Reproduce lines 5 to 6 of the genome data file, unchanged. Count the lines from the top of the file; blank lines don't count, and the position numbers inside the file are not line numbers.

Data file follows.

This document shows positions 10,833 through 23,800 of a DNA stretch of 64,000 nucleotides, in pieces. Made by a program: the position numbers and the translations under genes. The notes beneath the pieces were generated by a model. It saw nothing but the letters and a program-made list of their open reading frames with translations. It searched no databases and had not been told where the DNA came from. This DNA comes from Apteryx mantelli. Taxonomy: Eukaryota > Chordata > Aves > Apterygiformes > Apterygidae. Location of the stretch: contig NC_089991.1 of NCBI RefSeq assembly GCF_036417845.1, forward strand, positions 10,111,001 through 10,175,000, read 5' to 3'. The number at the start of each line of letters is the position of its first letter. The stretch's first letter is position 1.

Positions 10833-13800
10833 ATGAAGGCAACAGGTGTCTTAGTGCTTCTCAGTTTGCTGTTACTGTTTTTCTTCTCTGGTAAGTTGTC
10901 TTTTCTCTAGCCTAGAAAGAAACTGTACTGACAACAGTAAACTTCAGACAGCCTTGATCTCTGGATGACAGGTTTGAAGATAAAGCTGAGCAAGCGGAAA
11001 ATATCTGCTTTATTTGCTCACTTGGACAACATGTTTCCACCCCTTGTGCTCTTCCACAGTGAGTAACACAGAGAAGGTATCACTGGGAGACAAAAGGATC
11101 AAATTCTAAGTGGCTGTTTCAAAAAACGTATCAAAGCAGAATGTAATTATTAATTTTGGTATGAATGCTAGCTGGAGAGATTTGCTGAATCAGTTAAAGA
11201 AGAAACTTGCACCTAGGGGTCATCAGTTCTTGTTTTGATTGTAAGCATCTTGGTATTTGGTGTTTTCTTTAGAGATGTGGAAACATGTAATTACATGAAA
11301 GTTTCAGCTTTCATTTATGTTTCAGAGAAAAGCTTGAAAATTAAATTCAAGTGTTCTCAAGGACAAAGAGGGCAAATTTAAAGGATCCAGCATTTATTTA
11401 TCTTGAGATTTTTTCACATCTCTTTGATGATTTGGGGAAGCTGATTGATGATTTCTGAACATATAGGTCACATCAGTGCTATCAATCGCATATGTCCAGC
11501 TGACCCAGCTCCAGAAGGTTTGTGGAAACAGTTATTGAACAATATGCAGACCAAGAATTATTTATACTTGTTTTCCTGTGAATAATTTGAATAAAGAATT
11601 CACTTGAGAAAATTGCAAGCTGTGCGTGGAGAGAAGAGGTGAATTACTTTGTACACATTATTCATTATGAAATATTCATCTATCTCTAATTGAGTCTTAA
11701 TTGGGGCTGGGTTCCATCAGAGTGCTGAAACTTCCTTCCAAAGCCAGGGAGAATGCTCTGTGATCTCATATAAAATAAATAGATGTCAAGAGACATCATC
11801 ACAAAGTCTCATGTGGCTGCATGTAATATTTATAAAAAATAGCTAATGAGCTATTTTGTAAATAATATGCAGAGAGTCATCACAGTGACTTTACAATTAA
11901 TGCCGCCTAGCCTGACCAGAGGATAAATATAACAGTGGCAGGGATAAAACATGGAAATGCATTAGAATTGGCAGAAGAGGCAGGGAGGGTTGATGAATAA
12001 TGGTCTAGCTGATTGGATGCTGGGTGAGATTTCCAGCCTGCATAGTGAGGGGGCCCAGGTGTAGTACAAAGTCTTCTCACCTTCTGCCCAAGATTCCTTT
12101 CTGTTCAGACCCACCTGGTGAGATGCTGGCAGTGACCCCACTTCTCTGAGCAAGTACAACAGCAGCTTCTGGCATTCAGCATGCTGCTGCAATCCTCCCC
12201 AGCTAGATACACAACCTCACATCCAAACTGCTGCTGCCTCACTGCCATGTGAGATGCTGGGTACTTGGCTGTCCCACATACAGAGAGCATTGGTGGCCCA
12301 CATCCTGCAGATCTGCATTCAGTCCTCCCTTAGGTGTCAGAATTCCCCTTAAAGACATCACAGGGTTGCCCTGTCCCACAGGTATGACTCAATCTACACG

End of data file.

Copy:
11001 ATATCTGCTTTATTTGCTCACTTGGACAACATGTTTCCACCCCTTGTGCTCTTCCACAGTGAGTAACACAGAGAAGGTATCACTGGGAGACAAAAGGATC
11101 AAATTCTAAGTGGCTGTTTCAAAAAACGTATCAAAGCAGAATGTAATTATTAATTTTGGTATGAATGCTAGCTGGAGAGATTTGCTGAATCAGTTAAAGA